The opposition had been no slouches, either. Under the stewardship of Craig Edwards- surely the man with the best facial hair in football- the Ambers had risen from last season’s nineteenth to third in this campaign. They’d scored fewer goals than Bracknell, but they’d conceded fewer, too- and in the matches between the two sides they’d taken four points; a one-one draw here in January, a two-nil victory on their own patch. Perhaps that would give them some kind of psychological advantage. “Look at the size of those players,” exclaimed a home fan in the back row of the stand, looking at the away side warming up. Perhaps they had a physical advantage, too.
The Ambers got us underway, in their change strip of sky blue, which made them resemble a 1990’s Coventry City. Within a minute they had their first chance, Moses almost getting to a cross but being flagged offside. Cheshunt remained on top, and their supporters, standing behind Mark Scott in the Robins goal, began to jump up and down and bang a drum. The home fans at the other end joined in too, and we were in danger of having a repetition of the earthquake felt in nearby Surrey this morning.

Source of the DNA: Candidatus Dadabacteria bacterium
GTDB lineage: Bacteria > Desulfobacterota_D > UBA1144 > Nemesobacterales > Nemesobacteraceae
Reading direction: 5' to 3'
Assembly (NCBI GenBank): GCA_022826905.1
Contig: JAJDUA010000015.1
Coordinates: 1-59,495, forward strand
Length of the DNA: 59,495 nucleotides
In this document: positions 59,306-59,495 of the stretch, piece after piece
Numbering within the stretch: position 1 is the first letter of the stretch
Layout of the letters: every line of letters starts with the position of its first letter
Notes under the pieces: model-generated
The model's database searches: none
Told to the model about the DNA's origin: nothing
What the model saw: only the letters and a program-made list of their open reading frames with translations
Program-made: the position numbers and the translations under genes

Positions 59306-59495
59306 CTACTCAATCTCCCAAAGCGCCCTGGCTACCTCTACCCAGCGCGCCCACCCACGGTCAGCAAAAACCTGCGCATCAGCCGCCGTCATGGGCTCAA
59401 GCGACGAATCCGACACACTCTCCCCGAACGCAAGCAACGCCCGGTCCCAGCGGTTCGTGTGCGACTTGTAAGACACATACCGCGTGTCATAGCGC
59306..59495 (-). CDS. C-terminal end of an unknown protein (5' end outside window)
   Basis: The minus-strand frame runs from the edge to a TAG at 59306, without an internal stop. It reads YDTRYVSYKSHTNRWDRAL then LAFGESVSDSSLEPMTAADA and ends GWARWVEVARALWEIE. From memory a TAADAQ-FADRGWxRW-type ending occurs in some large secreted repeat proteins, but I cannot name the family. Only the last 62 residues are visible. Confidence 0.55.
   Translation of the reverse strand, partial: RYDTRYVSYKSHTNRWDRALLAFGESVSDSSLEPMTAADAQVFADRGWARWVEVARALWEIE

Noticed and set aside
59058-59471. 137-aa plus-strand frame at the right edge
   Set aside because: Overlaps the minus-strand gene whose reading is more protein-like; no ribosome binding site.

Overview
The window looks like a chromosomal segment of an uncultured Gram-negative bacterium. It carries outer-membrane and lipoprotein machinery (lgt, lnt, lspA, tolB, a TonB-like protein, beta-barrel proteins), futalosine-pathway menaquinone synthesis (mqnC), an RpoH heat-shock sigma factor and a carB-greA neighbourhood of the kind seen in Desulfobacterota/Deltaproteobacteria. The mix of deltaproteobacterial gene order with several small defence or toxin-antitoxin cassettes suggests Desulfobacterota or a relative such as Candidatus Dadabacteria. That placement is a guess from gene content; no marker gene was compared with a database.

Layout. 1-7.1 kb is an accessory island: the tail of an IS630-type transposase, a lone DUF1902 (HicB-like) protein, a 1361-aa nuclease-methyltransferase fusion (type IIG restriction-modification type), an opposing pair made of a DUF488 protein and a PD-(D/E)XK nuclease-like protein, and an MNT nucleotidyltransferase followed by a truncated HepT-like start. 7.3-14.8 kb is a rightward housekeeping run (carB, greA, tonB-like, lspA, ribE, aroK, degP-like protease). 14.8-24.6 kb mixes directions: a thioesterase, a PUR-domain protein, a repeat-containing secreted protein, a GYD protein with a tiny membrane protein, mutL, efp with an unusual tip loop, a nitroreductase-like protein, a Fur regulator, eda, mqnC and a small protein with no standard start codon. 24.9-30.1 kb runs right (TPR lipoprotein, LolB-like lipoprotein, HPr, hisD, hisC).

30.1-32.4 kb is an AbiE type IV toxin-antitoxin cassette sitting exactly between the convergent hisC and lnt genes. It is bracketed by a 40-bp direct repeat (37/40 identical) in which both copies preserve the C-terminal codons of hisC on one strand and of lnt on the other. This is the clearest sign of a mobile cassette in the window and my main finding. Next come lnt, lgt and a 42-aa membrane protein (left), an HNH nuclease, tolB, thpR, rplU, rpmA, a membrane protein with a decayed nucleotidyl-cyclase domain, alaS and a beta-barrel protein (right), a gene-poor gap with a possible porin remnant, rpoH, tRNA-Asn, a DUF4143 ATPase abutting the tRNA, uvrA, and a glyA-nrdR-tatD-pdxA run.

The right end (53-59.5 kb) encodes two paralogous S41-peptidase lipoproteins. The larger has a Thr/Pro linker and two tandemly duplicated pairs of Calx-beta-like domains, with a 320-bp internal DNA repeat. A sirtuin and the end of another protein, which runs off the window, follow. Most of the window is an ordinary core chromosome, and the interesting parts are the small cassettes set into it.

Welcome to Bracknell
In the fifth minute Cheshunt came close. Mark Hughes received the ball at the edge of the Bracknell box and forced Scott into a diving save, and the Ambers who weren’t amber continued to push forward. Bracknell’s looked to reply, and their first real chance came in the eleventh minute, good work between Liam Ferdinand and Adam Cornell forcing Harry Girling, who was announced as the winner of our Safe Hands awards for April just this morning, to charge out to make a save. The sun went in, the rain came down, and around the ground the umbrellas went up, but of the football there was little worth commenting on, the match rather cagey with neither side able to get a grip or entirely settle their nerves.